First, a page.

Many years ago more than I care to admit I interviewed filmmaker John Carpenter about his then-new film "The Thing." (OK, it was 1982. Ouch!)
Carpenter hit it big with "Halloween" in 1978, then followed up with "The Fog" (1980) and "Escape From New York" (1981). All three were justly rated R, and they were quite violent. But in the scheme of things they were much softer than a lot of sci/fi-horror at the time. And by today's standards they're quite tame.
"The Thing," however, was another story. It was by far the goriest picture Carpenter had tried up to that point, and when I spoke with him a week before the film opened he was taken aback by early critical reaction: "They say it's too graphic, that I've gone too far, and that surprised me. I think the film is not that graphic if you compare it with other movies."
In my review of the film I begged to differ. And I couldn't help but wonder how much more effective the film might have been if he had pulled back as much as he did for the original "Halloween." Even today, "The Thing's" special effects are pretty darn disgusting.
Which brings me to M. Night Shyamalan's "The Happening," which has boldly been sold as the filmmaker's first R-rated movie ... as if that's a badge of honor. Like Carpenter, he's trying something different with gore galore, and like "The Thing," "The Happening" is Shyamalan's worst reviewed movie so far.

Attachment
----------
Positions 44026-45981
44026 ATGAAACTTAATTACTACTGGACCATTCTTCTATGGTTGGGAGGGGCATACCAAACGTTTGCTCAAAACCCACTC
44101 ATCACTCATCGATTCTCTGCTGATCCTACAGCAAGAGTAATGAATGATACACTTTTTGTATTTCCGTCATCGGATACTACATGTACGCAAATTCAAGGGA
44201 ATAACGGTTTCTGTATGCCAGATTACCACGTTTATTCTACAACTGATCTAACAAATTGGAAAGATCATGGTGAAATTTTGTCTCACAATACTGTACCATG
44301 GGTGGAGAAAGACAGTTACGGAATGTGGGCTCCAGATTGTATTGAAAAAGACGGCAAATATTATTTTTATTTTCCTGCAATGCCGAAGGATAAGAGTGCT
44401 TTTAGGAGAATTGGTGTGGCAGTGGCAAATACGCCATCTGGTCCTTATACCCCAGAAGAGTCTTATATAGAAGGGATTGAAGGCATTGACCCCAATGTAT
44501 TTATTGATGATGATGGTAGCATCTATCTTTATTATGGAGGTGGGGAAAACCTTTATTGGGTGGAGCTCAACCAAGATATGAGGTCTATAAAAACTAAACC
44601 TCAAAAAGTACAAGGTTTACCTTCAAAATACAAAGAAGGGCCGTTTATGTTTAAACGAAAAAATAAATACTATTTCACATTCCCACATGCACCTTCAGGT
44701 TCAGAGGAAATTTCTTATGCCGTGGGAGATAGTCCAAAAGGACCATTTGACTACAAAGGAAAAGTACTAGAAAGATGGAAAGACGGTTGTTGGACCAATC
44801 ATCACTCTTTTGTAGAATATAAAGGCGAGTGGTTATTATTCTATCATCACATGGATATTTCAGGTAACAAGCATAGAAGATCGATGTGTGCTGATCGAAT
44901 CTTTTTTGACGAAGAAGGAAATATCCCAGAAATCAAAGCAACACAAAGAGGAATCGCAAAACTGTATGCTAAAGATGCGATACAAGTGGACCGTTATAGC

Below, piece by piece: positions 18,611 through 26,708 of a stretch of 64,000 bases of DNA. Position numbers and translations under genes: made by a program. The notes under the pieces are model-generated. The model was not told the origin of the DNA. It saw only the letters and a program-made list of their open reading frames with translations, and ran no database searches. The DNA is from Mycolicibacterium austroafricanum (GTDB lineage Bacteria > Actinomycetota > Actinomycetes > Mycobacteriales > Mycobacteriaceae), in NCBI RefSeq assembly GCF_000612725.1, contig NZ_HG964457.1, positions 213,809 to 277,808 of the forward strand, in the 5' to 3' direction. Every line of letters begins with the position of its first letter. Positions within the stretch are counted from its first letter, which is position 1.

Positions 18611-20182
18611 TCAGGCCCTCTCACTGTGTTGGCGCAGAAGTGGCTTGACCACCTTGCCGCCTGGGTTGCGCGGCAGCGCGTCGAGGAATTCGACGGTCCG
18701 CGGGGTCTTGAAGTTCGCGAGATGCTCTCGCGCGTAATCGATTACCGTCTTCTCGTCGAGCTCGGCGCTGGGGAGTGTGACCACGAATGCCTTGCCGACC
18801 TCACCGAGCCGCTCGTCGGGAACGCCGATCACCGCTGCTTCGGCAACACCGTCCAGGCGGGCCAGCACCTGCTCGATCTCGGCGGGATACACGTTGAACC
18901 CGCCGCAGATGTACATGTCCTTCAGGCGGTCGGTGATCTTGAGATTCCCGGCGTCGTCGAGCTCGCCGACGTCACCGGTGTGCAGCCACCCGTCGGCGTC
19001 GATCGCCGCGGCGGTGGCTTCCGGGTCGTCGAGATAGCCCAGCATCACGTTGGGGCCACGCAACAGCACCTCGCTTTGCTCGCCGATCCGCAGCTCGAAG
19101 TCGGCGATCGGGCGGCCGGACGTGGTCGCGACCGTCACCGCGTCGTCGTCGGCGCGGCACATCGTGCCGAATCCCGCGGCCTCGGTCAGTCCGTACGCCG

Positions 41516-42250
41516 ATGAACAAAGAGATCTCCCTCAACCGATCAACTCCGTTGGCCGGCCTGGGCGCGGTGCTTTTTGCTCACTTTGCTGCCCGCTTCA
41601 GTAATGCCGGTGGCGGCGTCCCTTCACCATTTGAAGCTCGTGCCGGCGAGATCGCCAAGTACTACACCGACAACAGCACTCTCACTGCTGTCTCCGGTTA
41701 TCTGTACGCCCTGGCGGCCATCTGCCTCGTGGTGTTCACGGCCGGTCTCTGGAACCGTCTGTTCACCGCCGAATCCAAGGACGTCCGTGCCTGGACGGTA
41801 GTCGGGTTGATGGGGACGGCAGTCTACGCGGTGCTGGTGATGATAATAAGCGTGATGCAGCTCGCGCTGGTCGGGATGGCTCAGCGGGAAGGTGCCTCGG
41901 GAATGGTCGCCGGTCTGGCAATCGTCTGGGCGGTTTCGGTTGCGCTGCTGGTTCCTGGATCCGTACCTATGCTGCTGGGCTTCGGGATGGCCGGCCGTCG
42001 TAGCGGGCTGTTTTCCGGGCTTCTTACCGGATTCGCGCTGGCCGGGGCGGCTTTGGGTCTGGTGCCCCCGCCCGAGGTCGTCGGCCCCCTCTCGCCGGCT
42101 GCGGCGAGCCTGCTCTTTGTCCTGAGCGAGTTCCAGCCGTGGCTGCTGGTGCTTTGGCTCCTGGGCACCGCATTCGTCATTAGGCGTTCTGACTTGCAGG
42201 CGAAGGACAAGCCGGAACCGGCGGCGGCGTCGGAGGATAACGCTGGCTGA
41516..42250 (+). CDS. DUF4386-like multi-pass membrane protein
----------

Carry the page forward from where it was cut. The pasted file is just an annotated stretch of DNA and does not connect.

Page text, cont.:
I was a huge fan of Shyamalan's "The Sixth Sense" in 1999. I was forgiving of his offbeat 2000 follow-up, "Unbreakable." And I enjoyed "Signs," although it felt like a slight step down for the guy who did "The Sixth Sense."
But then came "The Village," which was extremely disappointing, a weak, obvious "Twilight Zone" episode stretched to feature length. But who could have imagined how bad "Lady in the Water" would be? Had Shyamalan hit rock bottom?
Well, no, as it turns out. That indignity would be better applied to "The Happening," which opened last weekend.
What's shocking about "The Happening" isn't the film's "secret," although it's pretty dumb. What's shocking is how poorly directed and performed the entire project is, despite its competent cast: Mark Wahlberg, Zooey Deschanel, John Leguizamo, Betty Buckley. The characters are awkward and aloof, the dialogue is stiff.
But the worst aspect is the film's ridiculously gory violence some of it unintentionally hilarious.
The premise has people on the East Coast mysteriously committing suicide. And as Shyamalan becomes bored with stabbings and shootings, he borrows the creative-killing motif of the slasher genre. Some of these self-inflicted deaths are ominous but many more are ludicrously over the top.
Early in the film we see a man deliberately taunting a lion, and when his arms are ripped off and spurting blood, it brings to mind the Black Knight in "Monty Python and the Holy Grail." If the guy had said, "It's only a flesh wound," it couldn't have been sillier.
The R rating is an obvious marketing ploy to lure gorephiles in case Shyamalan's fans have given up on him. And maybe it worked. The film earned $30 million in its opening weekend despite coming in third place. Not too shabby.But it's not good news for film fans. When bad movies are rewarded in Hollywood we just get more bad movies.